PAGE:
Greg A. Fultz put up a billboard showing himself holding what appears to be empty space, with the words “This Would Have Been A Picture Of My 2-month Old Baby If The Mother Had Decided To Not KILL Our Child!” and some endorsements (apparently later removed) from pro-life groups, including the words “PRO LIFE” and “RIGHT TO LIFE.” The billboard didn’t identify the man’s ex-girlfriend, but presumably some people who knew him and her would figure it out. (The billboard did at first say “Created for N.A.N.I. – National Association of Needed Information,” though that was later removed, and Nani is the ex-girlfriend’s name; but I take it that no-one would identify the girlfriend from that, unless they had already figured out her identity because they knew who the man was.)
Then, as the Alamogordo News reported on June 3:
An Otero County Domestic Violence Court hearing commissioner recommended … an order of protection be granted to Nani Lawrence because Greg A. Fultz displayed a pro-life billboard about their relationship, which violated Lawrence’s right to privacy … [and] recommended the billboard be taken down by 8:15 a.m. on June 16.
Twelfth Judicial District Judge James W. Counts is expected (today) to sign the order of protection and an order to remove the billboard located on White Sands Boulevard between First and Second streets. [Later press accounts say the order was indeed entered, though I’ve also heard a claim that the District Judge has not yet decided. -EV]
There are many interesting First Amendment questions, and factual questions, here. Factually, Fultz now says he doesn’t really know whether the ex-girlfriend had had an abortion or a miscarriage, because the girlfriend hadn’t told him; at the same time, press accounts suggest she was just arguing invasion of privacy and not libel, so perhaps his allegation is accurate after all. Legally, I suspect that a restraining order command the removal of a billboard — entered without a full trial on the merits — would be an unconstitutional prior restraint, even if the speech could be the subject of civil damages liability after the fact. I’ve also argued that the disclosure of private facts tort is generally unconstitutional, though that’s a minority view; and there’s also the question whether such statements about someone’s abortion are outside the disclosure tort because they’re a matter “of legitimate concern to the public,” since they are connected to the hotly debated topic of abortion. (That might seem to be a stretch, though for a case holding that the identification of a rape victim, based on the public concern about reports of crime, is a matter of legitimate public concern under the First Amendment, see Florida Star v. B.J.F.) And I don’t know whether substantive New Mexico restraining order law authorizes anti-“harassment” orders that bar speech about the complainant, rather than speech to the complainant.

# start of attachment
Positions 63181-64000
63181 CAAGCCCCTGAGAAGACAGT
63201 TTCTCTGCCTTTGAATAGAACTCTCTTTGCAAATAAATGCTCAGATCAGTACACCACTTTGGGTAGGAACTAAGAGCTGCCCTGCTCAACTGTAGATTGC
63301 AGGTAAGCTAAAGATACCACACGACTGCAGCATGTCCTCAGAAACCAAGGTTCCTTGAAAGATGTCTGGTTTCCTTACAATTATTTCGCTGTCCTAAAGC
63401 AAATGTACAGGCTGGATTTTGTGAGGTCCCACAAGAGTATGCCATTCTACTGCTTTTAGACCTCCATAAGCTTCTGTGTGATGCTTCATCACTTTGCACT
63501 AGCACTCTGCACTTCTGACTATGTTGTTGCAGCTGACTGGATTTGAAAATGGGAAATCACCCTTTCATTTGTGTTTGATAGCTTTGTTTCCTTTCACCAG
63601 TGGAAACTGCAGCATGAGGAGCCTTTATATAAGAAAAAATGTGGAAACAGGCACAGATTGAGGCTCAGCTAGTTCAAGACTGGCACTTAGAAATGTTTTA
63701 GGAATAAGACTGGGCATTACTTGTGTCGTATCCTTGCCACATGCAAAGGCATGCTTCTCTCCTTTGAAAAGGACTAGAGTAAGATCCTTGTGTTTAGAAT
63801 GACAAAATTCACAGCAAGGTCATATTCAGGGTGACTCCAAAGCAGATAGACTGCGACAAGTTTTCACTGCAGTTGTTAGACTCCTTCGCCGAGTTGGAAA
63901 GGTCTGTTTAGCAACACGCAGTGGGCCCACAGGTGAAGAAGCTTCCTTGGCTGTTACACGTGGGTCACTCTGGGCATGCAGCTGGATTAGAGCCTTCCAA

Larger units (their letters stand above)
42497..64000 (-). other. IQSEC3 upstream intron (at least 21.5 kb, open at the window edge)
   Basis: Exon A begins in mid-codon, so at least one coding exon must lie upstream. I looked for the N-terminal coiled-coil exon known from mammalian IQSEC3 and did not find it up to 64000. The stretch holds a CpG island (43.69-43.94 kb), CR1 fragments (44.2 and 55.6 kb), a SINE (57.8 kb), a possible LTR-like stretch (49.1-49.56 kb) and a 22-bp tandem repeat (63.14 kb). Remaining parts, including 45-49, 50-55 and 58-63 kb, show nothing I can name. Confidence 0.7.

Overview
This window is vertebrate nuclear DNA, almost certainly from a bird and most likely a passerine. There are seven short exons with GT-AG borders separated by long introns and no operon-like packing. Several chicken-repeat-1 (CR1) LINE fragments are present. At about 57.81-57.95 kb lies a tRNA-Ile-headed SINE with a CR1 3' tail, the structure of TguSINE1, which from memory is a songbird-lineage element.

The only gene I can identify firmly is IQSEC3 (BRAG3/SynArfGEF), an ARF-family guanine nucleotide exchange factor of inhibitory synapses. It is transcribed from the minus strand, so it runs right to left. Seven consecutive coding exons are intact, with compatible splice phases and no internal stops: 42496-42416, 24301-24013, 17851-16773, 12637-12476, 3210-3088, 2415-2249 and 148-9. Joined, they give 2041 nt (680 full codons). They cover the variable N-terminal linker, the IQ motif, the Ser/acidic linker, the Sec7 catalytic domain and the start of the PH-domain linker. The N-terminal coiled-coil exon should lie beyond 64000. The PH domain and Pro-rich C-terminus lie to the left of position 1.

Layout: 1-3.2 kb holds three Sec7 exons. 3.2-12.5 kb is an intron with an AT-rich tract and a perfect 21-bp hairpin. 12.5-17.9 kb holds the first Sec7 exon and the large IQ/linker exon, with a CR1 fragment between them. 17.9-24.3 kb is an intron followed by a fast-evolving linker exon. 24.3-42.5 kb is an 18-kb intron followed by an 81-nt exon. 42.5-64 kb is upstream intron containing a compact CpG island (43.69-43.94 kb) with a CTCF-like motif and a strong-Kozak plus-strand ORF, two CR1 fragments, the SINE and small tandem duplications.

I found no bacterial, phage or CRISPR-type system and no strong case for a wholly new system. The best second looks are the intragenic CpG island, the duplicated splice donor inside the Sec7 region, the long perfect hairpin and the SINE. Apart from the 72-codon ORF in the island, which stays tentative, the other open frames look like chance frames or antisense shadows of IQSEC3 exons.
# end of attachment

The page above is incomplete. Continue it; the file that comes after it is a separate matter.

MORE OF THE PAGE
But let me set all these aside, and focus on a different, and less obvious, matter: While the fact pattern here is highly unusual (who buys billboards for such personal matters?), there are closely analogous patterns that are quite routine.
To begin with, note that whether an ex-lover has aborted what would have been your child is just one of many highly personal matters about a relationship. If it’s covered by the disclosure of private facts tort, then so would be quite a few other facts: whether your ex cheated on you, whether you and your ex had had sex, whether you found your ex to be sexually satisfying, whether your ex was impotent, whether your ex left you because he or she is actually gay (or, if you’re gay, because he or she is actually straight), whether your ex has cancer, whether your ex gave you a sexually transmitted disease, and so on. Some of these might be seen as marginally less “private” than the question whether your ex had had an abortion, but I don’t think there’d be any real constitutional difference between the two, or difference with respect to the common-law boundaries of the disclosure tort (or of state law relating to protection orders).